On May 23, 2016, the U.S. Supreme Court issued its decision in Green v. Brennan, holding that the statute of limitations period for a former employee’s constructive discharge claim begins to run on the date when the employee tenders their resignation. Prior to this decision, there was a federal circuit court split regarding the date when the statute of limitations begins to run, as the Seventh, Tenth, and District of Columbia Circuits held that the clock begins to run on the date of the employer’s last discriminatory act, while the Second, Fourth, Eighth, and Ninth Circuits held that the period does not begin until the employee resigns. The Green decision provides a nationwide, bright line rule for constructive discharge claims – which eliminates uncertainty in determining when the limitations period begins and may result in reduced litigation costs.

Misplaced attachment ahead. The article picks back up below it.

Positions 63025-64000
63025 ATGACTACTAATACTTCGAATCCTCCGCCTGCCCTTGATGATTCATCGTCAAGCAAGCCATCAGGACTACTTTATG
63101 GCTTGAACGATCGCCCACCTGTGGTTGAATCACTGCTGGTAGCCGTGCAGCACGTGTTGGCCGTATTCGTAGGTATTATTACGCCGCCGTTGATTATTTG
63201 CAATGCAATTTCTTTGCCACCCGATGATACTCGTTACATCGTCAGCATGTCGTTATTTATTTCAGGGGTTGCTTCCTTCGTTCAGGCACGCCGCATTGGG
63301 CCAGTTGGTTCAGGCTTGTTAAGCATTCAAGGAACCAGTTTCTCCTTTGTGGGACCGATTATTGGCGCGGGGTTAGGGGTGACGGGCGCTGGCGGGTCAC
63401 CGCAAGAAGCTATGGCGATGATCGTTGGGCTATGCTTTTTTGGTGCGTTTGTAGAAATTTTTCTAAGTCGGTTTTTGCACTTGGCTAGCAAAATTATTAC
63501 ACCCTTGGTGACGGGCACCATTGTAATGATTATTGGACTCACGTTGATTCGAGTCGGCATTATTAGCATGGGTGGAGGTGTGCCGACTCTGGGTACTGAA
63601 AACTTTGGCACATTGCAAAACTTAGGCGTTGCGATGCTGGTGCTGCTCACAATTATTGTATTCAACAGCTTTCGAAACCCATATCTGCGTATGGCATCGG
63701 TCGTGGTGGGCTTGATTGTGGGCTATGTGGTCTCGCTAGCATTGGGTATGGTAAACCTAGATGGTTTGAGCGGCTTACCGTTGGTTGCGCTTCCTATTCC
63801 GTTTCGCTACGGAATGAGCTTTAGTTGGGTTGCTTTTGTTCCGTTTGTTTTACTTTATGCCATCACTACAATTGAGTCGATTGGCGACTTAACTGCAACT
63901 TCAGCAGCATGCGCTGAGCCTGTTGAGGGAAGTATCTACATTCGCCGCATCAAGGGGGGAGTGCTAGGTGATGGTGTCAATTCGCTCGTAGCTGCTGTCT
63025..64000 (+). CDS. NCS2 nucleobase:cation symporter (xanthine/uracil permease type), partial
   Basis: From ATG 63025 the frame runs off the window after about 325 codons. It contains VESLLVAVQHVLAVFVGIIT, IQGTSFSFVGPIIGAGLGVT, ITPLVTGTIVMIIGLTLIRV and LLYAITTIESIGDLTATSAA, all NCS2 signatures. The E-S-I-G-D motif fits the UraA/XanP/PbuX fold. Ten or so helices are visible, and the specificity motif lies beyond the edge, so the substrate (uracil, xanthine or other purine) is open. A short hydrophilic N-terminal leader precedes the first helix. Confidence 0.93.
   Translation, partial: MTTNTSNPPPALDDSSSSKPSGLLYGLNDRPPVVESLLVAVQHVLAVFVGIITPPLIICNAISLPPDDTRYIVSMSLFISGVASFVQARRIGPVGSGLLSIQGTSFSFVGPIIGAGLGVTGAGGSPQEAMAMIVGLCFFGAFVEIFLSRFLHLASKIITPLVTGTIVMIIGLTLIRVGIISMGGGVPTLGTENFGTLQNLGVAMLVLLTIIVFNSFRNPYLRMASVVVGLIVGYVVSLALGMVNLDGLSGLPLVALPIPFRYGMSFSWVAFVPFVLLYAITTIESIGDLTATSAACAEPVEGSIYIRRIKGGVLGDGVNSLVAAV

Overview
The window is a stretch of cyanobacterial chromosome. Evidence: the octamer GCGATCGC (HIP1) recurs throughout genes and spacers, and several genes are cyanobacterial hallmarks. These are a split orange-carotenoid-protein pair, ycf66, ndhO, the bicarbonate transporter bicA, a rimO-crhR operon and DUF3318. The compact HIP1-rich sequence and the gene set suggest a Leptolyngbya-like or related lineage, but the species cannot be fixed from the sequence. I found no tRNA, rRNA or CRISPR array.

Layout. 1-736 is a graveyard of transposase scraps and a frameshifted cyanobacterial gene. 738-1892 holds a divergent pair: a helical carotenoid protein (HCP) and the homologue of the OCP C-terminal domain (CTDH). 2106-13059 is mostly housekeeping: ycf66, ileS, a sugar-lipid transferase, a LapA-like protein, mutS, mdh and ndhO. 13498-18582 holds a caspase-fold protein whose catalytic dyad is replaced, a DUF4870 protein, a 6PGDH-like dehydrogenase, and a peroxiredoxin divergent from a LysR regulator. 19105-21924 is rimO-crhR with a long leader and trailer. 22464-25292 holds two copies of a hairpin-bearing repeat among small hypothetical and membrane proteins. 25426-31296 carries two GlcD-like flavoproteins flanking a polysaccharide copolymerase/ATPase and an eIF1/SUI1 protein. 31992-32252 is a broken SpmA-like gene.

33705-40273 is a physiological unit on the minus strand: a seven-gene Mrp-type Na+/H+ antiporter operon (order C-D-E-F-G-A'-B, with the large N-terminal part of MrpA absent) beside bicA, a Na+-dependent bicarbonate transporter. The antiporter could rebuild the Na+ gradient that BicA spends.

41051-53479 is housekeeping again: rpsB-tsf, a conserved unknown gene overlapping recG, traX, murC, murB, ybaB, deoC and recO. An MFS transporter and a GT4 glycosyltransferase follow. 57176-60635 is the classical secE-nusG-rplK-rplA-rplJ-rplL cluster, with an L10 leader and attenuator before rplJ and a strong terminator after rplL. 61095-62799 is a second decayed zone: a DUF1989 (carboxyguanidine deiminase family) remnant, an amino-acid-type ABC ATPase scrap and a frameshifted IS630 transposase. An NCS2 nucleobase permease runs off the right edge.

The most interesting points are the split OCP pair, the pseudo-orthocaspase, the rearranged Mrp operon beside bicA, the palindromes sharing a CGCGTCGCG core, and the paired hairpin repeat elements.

- Employees May Now File Discrimination Complaints Online with the EEOC
- Employment Law Ballot Initiatives May Go To Massachusetts Voters
- Do Your COBRA Notices Comply with the Law? If Not, Your Organization Could be Susceptible to a Class Action Lawsuit
- Previously Enjoined Salary Basis Test for White Collar Exempt Employees Has Been Permanently Struck Down by U.S. District Court Judge in Texas
- BREAKING: EEO-1 Pay Reporting Requirements Suspended Immediately